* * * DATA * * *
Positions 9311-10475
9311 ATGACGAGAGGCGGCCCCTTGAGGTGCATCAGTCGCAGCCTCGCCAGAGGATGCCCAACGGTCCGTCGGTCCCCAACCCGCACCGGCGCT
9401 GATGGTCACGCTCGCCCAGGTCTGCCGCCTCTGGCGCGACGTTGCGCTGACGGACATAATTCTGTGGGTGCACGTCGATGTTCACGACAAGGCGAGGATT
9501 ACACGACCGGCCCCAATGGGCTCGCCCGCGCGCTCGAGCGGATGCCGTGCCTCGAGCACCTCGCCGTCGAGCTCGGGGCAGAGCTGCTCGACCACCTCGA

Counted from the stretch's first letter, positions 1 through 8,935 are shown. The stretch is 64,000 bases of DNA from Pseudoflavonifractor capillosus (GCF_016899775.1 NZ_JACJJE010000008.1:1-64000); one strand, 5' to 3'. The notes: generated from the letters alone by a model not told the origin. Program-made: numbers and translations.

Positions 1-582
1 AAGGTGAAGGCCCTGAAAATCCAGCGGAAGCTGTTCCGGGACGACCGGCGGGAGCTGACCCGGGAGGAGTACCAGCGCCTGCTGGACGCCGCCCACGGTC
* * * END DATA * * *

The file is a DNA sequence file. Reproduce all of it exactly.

Positions 9311-10475
9311 ATGACGAGAGGCGGCCCCTTGAGGTGCATCAGTCGCAGCCTCGCCAGAGGATGCCCAACGGTCCGTCGGTCCCCAACCCGCACCGGCGCT
9401 GATGGTCACGCTCGCCCAGGTCTGCCGCCTCTGGCGCGACGTTGCGCTGACGGACATAATTCTGTGGGTGCACGTCGATGTTCACGACAAGGCGAGGATT
9501 ACACGACCGGCCCCAATGGGCTCGCCCGCGCGCTCGAGCGGATGCCGTGCCTCGAGCACCTCGCCGTCGAGCTCGGGGCAGAGCTGCTCGACCACCTCGA

Counted from the stretch's first letter, positions 1 through 8,935 are shown. The stretch is 64,000 bases of DNA from Pseudoflavonifractor capillosus (GCF_016899775.1 NZ_JACJJE010000008.1:1-64000); one strand, 5' to 3'. The notes: generated from the letters alone by a model not told the origin. Program-made: numbers and translations.

Positions 1-582
1 AAGGTGAAGGCCCTGAAAATCCAGCGGAAGCTGTTCCGGGACGACCGGCGGGAGCTGACCCGGGAGGAGTACCAGCGCCTGCTGGACGCCGCCCACGGTC